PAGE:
SAS continues the ramp-up and has during the quarter seen the highest number of passengers since the pandemic started. Meanwhile, the work with the necessary transformation plan, SAS FORWARD, continues.
The plan was presented when the Q1 results were released on February 22 and is designed to secure long-term competitiveness. It will allow SAS to effectuate a deleveraging of its balance sheet while substantially improving its liquidity position. In addition to reducing the cost structure and improve efficiencies, SAS is seeking to convert approximately SEK 20 billion of debt and hybrid notes into common equity and will also seek to raise not less than SEK 9.5 billion in new equity capital. The success of the plan depends upon SAS attracting potential new capital from the capital markets and other sources and upon SAS fully achieving the targeted SEK 7.5 billion annual cost reduction by fiscal year 2026.
Earnings before tax ended at negative SEK 1.6 billion for the quarter and the cash balance at the end of the quarter was SEK 8.5 billion.
FEBRUARY 2022–APRIL 2022
- Revenue: MSEK 7,048 (1,932)
- Income before tax (EBT): MSEK -1,557 (-2,331)
- Income before tax and items affecting comparability: MSEK -1,613 (-2,331)
- Net income for the period: MSEK -1,520 (-2,410)
- Earnings per common share: SEK -0.21 (-0.35)
SIGNIFICANT EVENTS DURING THE QUARTER
AS presented a comprehensive transformation plan: SAS FORWARD. A successful implementation of the plan will secure long-term competitiveness and improved financial strength
- The SEK 3,000 million credit facility secured with the main owners in 2021 was drawn
- Erno Hildén was appointed as Executive Vice President and CFO
SIGNIFICANT EVENTS AFTER THE QUARTER
The aftermath of the COVID-19 pandemic has led to most of the airline industry experiencing difficulty in rebuilding operations. This has led to SAS reducing its summer program by 4,000 of a total of 75,000 flights
NOVEMBER 2021–APRIL 2022
- Revenue: MSEK 12,593 (4,214)
- Income before tax (EBT): MSEK -4,154 (-4,246)
- Income before tax and items affecting comparability: MSEK -4,234 (-4,258)
- Net income for the period: MSEK -3,962 (-4,443)
- Earnings per common share: SEK -0.55 (-0.63)
QUARTERLY RESULTS ARE IMPROVED AS A RESULT OF RAMP-UP
Looking back at the second quarter, we can see that demand improved as travel restrictions were eased. Passengers flying with SAS increased 28% compared to the previous quarter and the flown load factor reached approximately 67%, up 11 percentage points compared with the earlier quarter. Our capacity was increased by 3% compared to the first quarter. The transformation of SAS has to continue to adapt to the new market conditions in order to be able to remain flexible, competitive and financially strong for the long-term future. Earnings before tax ended at negative SEK 1.6 billion, an improvement of SEK 1.0 billion compared with last quarter, or a SEK 0.7 billion improvement year-on-year. Ticket sales continue to increase ahead of the summer period and SAS is targeting 80% capacity deployment compared to summer 2019.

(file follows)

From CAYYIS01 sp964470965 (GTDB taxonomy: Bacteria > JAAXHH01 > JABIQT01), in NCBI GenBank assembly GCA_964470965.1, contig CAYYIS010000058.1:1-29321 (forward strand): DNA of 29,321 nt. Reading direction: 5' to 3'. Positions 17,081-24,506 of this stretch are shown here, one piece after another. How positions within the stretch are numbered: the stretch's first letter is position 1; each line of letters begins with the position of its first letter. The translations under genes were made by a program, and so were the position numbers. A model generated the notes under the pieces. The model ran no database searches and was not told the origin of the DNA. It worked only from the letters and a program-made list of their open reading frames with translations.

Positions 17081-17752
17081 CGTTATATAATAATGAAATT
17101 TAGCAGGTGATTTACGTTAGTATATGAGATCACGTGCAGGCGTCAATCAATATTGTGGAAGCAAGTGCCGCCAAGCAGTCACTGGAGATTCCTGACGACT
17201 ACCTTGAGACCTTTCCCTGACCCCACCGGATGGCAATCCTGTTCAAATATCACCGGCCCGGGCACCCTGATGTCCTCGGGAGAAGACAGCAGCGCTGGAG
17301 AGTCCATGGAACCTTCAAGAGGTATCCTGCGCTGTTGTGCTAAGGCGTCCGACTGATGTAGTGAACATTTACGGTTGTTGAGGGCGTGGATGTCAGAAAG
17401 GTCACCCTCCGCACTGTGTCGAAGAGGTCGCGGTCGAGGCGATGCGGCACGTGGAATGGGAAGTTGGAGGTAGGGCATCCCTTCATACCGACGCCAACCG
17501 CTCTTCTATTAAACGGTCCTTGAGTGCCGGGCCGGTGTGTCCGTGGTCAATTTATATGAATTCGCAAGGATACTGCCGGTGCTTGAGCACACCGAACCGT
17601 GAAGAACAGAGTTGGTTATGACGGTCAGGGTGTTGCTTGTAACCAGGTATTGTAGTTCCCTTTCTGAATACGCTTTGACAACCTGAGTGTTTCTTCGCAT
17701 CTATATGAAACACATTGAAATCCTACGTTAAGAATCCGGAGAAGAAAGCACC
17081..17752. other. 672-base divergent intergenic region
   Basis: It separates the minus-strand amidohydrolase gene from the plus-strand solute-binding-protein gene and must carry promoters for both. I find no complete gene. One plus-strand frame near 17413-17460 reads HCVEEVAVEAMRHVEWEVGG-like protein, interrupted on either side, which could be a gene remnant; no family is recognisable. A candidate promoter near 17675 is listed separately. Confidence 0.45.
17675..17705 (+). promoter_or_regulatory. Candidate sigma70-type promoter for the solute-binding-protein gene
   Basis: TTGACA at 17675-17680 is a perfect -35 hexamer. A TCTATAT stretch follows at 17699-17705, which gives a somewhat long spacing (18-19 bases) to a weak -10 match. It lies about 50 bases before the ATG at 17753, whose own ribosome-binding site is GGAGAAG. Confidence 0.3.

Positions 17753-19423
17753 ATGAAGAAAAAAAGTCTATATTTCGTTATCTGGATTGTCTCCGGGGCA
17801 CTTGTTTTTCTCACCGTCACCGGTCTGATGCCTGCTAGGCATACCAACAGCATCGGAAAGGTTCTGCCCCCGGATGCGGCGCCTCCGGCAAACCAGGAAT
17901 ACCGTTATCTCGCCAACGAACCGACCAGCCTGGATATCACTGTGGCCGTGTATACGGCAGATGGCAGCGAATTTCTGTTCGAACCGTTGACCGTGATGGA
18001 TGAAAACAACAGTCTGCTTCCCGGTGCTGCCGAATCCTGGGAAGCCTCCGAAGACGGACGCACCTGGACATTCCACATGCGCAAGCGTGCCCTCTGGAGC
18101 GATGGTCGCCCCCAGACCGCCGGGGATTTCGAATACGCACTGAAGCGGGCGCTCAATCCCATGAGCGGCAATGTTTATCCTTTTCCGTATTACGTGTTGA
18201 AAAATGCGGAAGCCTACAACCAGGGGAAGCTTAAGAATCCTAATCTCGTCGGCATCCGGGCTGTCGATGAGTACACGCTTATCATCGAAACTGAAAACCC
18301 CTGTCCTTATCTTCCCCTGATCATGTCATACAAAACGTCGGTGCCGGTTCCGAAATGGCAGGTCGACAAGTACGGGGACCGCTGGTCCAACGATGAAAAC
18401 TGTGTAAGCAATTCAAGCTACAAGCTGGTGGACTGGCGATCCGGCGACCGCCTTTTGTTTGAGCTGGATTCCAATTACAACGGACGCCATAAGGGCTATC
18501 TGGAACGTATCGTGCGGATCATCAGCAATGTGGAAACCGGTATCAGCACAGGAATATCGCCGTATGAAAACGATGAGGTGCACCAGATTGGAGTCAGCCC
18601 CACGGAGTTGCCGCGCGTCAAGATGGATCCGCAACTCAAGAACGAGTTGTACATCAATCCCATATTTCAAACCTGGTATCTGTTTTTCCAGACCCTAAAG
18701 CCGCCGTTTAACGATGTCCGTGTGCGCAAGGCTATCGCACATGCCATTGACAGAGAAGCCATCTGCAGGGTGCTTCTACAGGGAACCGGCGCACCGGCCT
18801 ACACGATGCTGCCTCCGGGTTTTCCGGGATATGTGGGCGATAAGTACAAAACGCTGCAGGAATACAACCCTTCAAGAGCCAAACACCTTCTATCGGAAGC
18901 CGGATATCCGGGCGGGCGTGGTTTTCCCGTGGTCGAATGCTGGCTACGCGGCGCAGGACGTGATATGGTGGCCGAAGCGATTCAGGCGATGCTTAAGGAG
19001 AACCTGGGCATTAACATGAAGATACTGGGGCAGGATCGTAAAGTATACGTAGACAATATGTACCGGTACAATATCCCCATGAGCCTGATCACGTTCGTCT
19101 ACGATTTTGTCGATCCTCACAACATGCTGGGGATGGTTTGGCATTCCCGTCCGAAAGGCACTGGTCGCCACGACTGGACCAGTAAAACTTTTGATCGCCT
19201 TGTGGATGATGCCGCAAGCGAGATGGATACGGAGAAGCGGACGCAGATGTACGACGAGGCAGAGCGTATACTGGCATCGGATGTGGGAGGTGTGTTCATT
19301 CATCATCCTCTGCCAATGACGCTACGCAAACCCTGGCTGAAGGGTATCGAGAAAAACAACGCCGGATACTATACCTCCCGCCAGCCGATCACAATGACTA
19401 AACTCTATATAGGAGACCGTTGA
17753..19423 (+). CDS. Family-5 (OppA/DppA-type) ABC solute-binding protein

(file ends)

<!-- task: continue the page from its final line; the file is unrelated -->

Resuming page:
Cost reductions across all of SAS remain in focus to secure our cost competitiveness. Total operating expenses during the quarter ended at SEK 7.8 billion and total operating revenue landed at SEK 7.0 billion for the quarter. Total revenue increased 27% compared with the first quarter, an improvement of approximately SEK 5.1 billion compared with last year, but still 31% below the second quarter in 2019, which was unaffected by COVID-19.
The cash balance at the end of the quarter was SEK 8.5 billion. At end of the first quarter of FY2022 the cash balance was SEK 3.4 billion. Operational cash flow during the quarter amounted to SEK 2.5 billion, compared with SEK -1.4 billion for the same period last year.
UPDATE ON SAS PROGRESS ON TRANSFORMATION PLAN
Despite this positive development, SAS continues to face substantial structural cost challenges while also facing growing competition with substantially lower cost structures than SAS. SAS also incurred substantial additional debt during the pandemic that added to its pre-COVID highly leveraged balance sheet. In addition, recent macroeconomic changes (including fuel and exchange rates) and geopolitical events are limiting operations and create additional costs. Given these factors, the SAS Board has concluded that a substantial restructuring is needed to enable SAS to become profitable by implementing SAS FORWARD.
Key Elements of SAS FORWARD
- Reducing the annual costs by SEK 7.5 billion
- Redesigned fleet, network and product offerings
- Digital transformation
- Positioning SAS as the leader in sustainable aviation
- Operating platform acceleration
- Strengthening SAS’ balance sheet by deleveraging and raising new capital
- Debt-to-equity conversion and equity raise